A virtual Trusted Platform Module (vTPM) is a software-based representation of a physical Trusted Platform Module 2.0 chip. A vTPM acts as any other virtual device.
vTPMs provide hardware-based, security-related functions such as random number generation, attestation, key generation, and more. When added to a virtual machine, a vTPM enables the guest operating system to create and store keys that are private. These keys are not exposed to the guest operating system itself. Therefore, the virtual machine attack surface is reduced. Usually, compromising the guest operating system compromises its secrets, but enabling a vTPM greatly reduces this risk. These keys can be used only by the guest operating system for encryption or signing. With an attached vTPM, a client can remotely attest the identity of the virtual machine, and verify the software that it is running.
A vTPM does not require a physical Trusted Platform Module (TPM) 2.0 chip to be present on the ESXi host. However, if you want to perform host attestation, an external entity, such as a TPM 2.0 physical chip, is required. For more details, see the vSphere Security documentation.
How Do You Configure a vTPM for a Virtual Machine
From the perspective of the virtual machine, a vTPM is a virtual device. You can add a vTPM to either a new or an existing virtual machine. A vTPM depends on virtual machine encryption to secure vital TPM data, thus, it requires that you configure a key provider. When you configure a vTPM, the virtual machine files are encrypted but not the disks. You can choose to add encryption explicitly for the virtual machine and its disks.
When you back up a virtual machine enabled with a vTPM, the backup must include all virtual machine data, including the *.nvram file. If your backup does not include the *.nvram file, you cannot restore a virtual machine with a vTPM. Also, because the VM home files of a vTPM-enabled virtual machine are encrypted, ensure that the encryption keys are available at the time of a restore.
Starting in vSphere 8.0, when cloning a virtual machine with a vTPM, selecting the Replace option for a virtual machine with a vTPM starts with a new, blank vTPM, which gets its own secrets and identity. When you replace the secrets of a vTPM, all keys, including workload-related keys, are replaced. As a best practice, ensure that your workloads no longer use a vTPM before you replace the keys. Otherwise, the workloads in the cloned virtual machine might not function correctly.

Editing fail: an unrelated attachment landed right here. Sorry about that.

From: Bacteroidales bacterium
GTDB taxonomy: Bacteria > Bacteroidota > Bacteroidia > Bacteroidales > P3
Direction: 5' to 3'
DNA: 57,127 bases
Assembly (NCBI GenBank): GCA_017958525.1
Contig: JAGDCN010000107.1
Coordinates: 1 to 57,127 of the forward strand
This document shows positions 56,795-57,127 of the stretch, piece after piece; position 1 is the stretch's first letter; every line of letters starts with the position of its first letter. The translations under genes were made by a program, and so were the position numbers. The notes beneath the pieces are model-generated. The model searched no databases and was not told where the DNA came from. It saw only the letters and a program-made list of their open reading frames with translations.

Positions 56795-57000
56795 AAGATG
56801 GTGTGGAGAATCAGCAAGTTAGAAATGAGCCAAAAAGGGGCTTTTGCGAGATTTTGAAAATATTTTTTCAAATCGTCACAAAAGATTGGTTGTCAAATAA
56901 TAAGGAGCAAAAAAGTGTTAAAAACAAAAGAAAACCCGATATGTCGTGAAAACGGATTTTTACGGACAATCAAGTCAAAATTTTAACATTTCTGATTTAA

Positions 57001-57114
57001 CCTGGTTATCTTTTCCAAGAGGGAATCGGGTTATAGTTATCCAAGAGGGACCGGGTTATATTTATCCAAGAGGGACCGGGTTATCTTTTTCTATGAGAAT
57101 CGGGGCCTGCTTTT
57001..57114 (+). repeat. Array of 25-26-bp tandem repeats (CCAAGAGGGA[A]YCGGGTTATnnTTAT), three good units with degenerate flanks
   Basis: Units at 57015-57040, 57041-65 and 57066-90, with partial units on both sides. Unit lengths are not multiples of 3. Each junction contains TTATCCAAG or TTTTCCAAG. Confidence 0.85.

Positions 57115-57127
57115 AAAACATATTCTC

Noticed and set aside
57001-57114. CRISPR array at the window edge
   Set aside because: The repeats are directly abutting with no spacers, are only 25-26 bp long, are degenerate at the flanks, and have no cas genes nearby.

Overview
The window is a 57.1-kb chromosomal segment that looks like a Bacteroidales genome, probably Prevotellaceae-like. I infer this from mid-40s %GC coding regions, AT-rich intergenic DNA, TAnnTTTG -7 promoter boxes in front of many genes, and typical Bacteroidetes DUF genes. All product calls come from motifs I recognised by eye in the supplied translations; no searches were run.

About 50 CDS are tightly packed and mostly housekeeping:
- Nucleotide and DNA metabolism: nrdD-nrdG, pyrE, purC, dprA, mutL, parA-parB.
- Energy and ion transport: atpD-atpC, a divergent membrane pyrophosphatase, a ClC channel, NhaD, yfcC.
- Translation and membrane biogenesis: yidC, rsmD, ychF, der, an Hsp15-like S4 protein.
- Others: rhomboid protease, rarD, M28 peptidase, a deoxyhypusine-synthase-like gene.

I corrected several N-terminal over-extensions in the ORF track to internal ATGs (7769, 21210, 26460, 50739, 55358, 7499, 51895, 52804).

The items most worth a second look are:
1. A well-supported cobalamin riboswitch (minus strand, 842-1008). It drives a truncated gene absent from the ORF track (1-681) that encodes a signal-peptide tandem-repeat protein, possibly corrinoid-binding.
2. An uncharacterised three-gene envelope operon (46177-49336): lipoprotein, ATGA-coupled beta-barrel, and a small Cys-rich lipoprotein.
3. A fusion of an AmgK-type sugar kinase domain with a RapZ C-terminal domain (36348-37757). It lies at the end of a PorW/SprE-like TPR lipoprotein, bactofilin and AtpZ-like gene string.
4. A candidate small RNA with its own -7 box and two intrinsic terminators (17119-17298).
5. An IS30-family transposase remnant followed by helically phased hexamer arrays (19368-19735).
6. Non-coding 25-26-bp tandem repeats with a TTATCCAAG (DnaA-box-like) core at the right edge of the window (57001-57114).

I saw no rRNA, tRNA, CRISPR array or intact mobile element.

vSphere Requirements for vTPMs
To use a vTPM, your vSphere environment must meet these requirements:
- Virtual machine requirements:
- EFI firmware
- Hardware version 14 and later
- Component requirements:
- vCenter Server 6.7 and later for Windows virtual machines, vCenter Server 7.0 Update 2 and later for Linux virtual machines.
- Virtual machine encryption (to encrypt the virtual machine home files).
- Key provider configured for vCenter Server. For more details, see the vSphere Security documentation.
- Guest OS support:
- Windows Server 2008 and later
- Windows 7 and later
Differences Between a Hardware TPM and a Virtual TPM
You use a hardware Trusted Platform Module (TPM) to provide secure storage of credentials or keys. A vTPM performs the same functions as a TPM, but it performs cryptographic coprocessor capabilities in software. A vTPM uses the .nvram file, which is encrypted using virtual machine encryption, as its secure storage.
A hardware TPM includes a preloaded key called the Endorsement Key (EK). The EK has a private and public key. The EK provides the TPM with a unique identity. For a vTPM, this key is provided either by the VMware Certificate Authority (VMCA) or by a third-party Certificate Authority (CA). After the vTPM uses a key, it is typically not changed because doing so invalidates sensitive information stored in the vTPM. The vTPM does not contact the third-party CA at any time.